'Why was Pak national's visa extended by a year?'
Two weeks after Pakistani troops breached ceasefire and beheaded an Indian soldier in Jammu and Kashmir, the Centre on Monday shocked the Bombay High Court, revealing that it had extended by a year the visa of a Pakistani national who has been embroiled in a bitter property dispute over a Bhandup dargah.
MiD DAY had earlier reported (‘Deported in 2007, Pak national in Wakf land dispute’, October 2, 2012) that Sayyed Waseem-ur-Rehman Shah alias Jugnumiyan, who was deported in 2007, had returned to India and was living in Mumbai.
On Monday, the court noted that the Foreigner Regional Registration Office had magnanimously extended Shah’s visa till January 24, 2014. The division bench of justices AS Oka and AP Bhangale noted, “[The additional solicitor-general’s] specific statement was that his visa was extended due to pending criminal cases. Now the concerned officer for Union of India will have to explain why the visa was extended for one year… especially in light of the fact that during his stay, criminal offences have been registered against him.”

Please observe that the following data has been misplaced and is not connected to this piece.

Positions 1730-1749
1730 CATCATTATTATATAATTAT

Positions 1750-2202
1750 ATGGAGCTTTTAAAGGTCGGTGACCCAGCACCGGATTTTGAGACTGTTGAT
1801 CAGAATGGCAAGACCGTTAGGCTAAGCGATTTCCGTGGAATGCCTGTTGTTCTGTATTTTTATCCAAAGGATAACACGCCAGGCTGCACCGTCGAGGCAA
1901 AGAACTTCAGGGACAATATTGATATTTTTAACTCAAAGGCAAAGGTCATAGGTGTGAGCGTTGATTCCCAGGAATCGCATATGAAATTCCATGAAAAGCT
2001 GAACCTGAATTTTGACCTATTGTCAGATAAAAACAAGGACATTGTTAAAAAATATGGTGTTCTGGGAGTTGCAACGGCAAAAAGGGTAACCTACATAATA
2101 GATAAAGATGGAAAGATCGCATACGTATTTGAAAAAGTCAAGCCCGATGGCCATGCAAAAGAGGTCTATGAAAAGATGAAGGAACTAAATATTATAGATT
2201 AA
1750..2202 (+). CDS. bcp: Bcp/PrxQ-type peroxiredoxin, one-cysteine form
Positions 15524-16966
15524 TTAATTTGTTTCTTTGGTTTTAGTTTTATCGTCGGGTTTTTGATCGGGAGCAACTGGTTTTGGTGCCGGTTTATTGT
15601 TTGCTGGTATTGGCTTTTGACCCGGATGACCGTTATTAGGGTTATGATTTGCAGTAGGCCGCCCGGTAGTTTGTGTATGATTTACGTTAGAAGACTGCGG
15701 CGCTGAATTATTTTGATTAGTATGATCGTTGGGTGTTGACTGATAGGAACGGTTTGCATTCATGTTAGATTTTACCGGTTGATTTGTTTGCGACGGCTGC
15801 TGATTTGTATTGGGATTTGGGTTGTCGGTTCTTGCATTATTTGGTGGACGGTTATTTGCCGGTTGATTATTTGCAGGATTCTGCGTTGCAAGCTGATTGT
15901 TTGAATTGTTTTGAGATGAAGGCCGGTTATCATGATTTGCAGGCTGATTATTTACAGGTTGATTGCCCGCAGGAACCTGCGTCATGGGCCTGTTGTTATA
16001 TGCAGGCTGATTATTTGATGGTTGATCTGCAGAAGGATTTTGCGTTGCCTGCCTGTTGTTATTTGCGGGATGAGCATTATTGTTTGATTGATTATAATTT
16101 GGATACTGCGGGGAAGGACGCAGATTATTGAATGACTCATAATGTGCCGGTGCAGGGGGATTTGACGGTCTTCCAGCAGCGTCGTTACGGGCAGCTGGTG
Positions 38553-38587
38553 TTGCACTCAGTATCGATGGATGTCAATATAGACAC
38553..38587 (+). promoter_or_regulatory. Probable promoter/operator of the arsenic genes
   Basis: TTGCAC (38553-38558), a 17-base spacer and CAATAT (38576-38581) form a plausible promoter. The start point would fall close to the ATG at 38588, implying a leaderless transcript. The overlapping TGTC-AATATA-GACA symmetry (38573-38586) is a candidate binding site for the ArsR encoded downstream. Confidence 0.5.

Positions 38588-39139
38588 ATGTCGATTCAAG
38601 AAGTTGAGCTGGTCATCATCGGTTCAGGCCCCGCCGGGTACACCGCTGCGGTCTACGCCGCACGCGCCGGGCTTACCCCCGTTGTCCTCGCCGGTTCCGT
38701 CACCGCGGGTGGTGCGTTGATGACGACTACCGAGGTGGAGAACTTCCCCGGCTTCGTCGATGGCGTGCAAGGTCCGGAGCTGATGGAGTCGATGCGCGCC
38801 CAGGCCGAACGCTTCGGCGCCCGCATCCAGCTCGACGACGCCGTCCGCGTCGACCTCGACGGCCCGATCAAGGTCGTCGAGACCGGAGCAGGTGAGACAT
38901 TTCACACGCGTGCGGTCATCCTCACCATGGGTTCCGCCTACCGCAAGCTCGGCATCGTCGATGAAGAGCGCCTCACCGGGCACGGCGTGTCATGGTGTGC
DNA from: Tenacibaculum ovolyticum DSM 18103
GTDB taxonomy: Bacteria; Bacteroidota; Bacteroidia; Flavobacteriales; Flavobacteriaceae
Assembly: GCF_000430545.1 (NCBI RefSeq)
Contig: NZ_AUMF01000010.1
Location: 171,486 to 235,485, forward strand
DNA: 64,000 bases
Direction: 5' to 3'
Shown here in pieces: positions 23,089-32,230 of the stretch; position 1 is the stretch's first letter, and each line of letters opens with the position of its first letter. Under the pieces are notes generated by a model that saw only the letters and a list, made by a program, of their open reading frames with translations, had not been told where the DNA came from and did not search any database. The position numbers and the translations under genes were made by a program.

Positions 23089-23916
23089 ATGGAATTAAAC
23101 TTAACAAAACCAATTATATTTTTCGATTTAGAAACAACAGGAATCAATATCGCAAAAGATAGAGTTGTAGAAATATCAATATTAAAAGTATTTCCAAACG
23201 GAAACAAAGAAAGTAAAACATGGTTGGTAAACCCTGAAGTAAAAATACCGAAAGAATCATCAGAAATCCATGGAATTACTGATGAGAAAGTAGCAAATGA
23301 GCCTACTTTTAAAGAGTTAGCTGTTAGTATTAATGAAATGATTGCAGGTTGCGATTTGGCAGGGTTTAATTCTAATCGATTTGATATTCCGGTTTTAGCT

Earlier, ASG Kevic Setalvad had told the court that Shah’s visa had been extended for 45 days from December 12, 2012 since his presence was needed so the criminal cases pending against him may be investigated. The court has now asked the central government to explain within two weeks why the visa was extended. It noted that Shah had entered India on November 22, 2006 and his visa was renewed time after time, until he was made to leave on May 19, 2007, owing to criminal cases. Even today, Shah is allegedly involved in criminal activities and continues to deliver inflammatory speeches.
The court also ordered, “If any unauthorised construction is carried out [by Shah on the dargah property], the structure should be demolished in accordance with law.” It took on record the affidavit of BMC official Sunil Bharambe, who stated that Shah had already been served a notice under section 354A of the Municipal Corporation Act to stop work.
Shah currently lives in Bhandup, and is locked in a feud with trustees of the Dargah Hazrat Khwaja Mansurul Hasan Shah Kutubul Auliya. The trustees have alleged in the Wakf’s petition that Shah is trying to usurp the dargah land from them by creating factions among his disciples, even though his role in the dargah is limited to that of a spiritual guide. They had approached the high court, seeking police protection so they could peacefully celebrate their festivals.